Meds don’t last long enough?

If your medicine doesn’t last long enough for your schedule, check out My Medicine Stops Working Too Soon!

If you still feel like you’re struggling…

Our next meeting will be all about growing up and thriving with ADHD.

Paula Smith-Culp from ADDvantagekc and Jonathan Kindler, a local therapist at Serenity Life Resource Center and KC Wolf alternate, will share their journeys from childhood to adulthood.

This presentation will be of interest for all ages living with ADHD. It will include experiential activities, and guidelines for using ADHD strengths in order to follow your passion from childhood to the workplace!

This will be a combined group of the parents and students. We appreciate your RSVP so we can plan seating, but if you decide to come at the last minute, you’re welcome to show up! All meetings are free and open to the public. RSVP here

Stimulants decrease brain function? Say what?

If you heard the recent news that stimulants decrease brain function, don’t freak out and immediately think you need to stop a medicine that helps you. The study was done in neurotypical (“normal”) people. There’s a big difference in what these drugs do in a brain that has imbalances of neurotransmitters and in a brain that does not, so don’t freak out. Read on to learn more!

If this is all too much information, you can jump to the TL:DR section, but it’s always good to learn the details!

What are stimulants used for?

Prescription stimulants are approved to use in the treatment of ADHD, narcolepsy, and obesity. They increase alertness and attention and often decrease appetite. Stimulants such as Adderall and Ritalin are considered safe for long term use in appropriate circumstances.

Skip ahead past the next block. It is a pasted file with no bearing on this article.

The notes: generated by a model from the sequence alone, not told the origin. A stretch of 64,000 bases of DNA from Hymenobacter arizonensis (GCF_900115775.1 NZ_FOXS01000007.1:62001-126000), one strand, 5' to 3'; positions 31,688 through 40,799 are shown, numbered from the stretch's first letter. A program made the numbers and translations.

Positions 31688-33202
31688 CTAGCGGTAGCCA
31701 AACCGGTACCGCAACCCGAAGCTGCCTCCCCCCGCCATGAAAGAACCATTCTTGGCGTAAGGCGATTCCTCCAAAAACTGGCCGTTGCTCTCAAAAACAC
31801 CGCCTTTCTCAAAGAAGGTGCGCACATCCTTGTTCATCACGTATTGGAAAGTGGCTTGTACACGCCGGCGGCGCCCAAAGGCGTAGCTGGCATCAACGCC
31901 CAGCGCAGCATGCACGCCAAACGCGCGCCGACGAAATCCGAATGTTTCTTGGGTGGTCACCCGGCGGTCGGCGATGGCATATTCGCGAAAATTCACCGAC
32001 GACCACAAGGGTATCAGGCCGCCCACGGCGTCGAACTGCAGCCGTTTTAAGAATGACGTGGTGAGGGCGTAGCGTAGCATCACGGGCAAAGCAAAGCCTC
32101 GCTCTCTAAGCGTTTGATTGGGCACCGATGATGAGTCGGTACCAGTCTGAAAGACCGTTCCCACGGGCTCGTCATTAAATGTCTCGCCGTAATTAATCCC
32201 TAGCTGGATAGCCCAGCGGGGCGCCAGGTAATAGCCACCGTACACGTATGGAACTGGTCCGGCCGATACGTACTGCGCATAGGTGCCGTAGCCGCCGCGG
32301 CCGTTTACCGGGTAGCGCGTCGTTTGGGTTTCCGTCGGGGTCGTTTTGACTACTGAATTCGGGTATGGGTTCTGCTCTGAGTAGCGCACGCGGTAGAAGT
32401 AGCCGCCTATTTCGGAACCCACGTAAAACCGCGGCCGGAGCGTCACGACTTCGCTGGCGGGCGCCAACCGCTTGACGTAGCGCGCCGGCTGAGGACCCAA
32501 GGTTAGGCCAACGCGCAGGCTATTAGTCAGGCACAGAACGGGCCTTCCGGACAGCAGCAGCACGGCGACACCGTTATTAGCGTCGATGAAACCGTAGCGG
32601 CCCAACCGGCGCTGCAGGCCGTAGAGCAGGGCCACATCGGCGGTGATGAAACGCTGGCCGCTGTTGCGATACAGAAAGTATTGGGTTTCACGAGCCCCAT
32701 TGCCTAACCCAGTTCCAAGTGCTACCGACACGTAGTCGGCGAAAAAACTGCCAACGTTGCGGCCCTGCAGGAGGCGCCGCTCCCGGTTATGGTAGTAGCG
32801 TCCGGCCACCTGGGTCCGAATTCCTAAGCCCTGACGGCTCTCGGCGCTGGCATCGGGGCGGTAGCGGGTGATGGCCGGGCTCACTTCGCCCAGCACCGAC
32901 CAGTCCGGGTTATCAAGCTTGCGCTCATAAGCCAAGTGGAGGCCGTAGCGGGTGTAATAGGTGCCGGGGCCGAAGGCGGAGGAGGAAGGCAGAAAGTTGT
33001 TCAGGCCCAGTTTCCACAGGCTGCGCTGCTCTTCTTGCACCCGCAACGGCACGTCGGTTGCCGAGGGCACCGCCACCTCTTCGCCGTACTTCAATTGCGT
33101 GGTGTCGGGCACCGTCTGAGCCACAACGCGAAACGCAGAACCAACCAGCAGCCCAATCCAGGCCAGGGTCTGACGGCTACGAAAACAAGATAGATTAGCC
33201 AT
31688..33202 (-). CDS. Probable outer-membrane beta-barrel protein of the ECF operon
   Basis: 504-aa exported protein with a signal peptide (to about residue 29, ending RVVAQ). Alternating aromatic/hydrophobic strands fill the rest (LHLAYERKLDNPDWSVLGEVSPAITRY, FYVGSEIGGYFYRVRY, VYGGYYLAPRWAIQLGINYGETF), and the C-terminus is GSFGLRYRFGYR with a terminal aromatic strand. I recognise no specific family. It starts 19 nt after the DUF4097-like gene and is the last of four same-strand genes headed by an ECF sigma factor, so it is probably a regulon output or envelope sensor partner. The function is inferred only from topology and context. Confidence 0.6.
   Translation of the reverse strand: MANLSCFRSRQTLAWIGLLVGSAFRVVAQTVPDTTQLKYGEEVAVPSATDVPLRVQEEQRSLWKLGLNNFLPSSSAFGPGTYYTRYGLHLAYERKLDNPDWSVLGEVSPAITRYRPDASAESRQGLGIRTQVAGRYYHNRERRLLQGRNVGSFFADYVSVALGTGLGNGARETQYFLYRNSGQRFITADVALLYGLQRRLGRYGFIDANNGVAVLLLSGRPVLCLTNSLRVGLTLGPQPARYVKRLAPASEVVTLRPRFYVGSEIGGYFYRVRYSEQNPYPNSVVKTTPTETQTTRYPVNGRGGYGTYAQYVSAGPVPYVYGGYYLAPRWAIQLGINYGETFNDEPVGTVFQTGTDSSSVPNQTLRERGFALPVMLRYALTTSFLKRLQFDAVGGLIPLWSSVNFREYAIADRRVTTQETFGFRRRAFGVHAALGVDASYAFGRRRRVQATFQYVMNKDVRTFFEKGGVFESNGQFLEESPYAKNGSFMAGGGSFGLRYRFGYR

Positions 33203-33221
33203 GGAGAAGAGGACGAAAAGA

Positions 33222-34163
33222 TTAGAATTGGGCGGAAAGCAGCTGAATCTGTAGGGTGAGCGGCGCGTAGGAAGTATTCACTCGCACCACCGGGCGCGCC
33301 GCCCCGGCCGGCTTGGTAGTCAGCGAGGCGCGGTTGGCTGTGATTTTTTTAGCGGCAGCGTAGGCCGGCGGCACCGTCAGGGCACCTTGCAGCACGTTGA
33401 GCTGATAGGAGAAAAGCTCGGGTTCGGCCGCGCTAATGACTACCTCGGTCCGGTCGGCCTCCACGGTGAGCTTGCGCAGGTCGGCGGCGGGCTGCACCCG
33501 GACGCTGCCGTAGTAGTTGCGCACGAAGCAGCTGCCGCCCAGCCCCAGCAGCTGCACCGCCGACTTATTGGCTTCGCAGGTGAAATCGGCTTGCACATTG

Stimulant misuse.

Misuse can lead to psychosis, anger, paranoia, heart, nerve, and stomach problems. Stimulants can cause heart attacks or seizures when used inappropriately. Misuse also can lead to addiction and tolerance, requiring higher and higher doses to get the same effect, increasing the risk of overdose.

Studies have shown that 20-30% of college students have taken a stimulant medication inappropriately within the past year.

The 2017 Monitoring the Future Report shows that 5.5% of high school seniors reported non-medical use of Adderall during the past year.

Adderall is the most commonly abused stimulant, but ritalin is used inappropriately too.

Why was this study done?

Many students believe that if Adderall and other stimulants help people with ADHD stay focused and perform better academically, it will improve their focus and make them smarter. Juggling school with all the extracurriculars, work and social life is hard. Many teens are sleep deprived and hope the Adderall will help them stay alert and study more effectively.

Since the use of stimulants by students without ADHD is common, many wonder if it’s true that they actually work to help focus in people without ADHD.

The big question:

Is Adderall safe and effective for those without ADHD?

What could be wrong with using it?

You might wonder why researchers care. Since many kids, teens, and adults are prescribed this medicine to help manage their ADHD, it should be okay for others to take, right?

Wrong.

There are many reasons to question the safety and efficacy of any medicine or supplement.

Drugs of abuse include stimulants but this does not mean they are dangerous for those who need them to treat a condition.
Source: https://www.drugabuse.gov/drugs-abuse/commonly-abused-drugs-charts#prescription-stimulants

Legality

First and foremost, it is illegal to use someone else’s prescription medicine.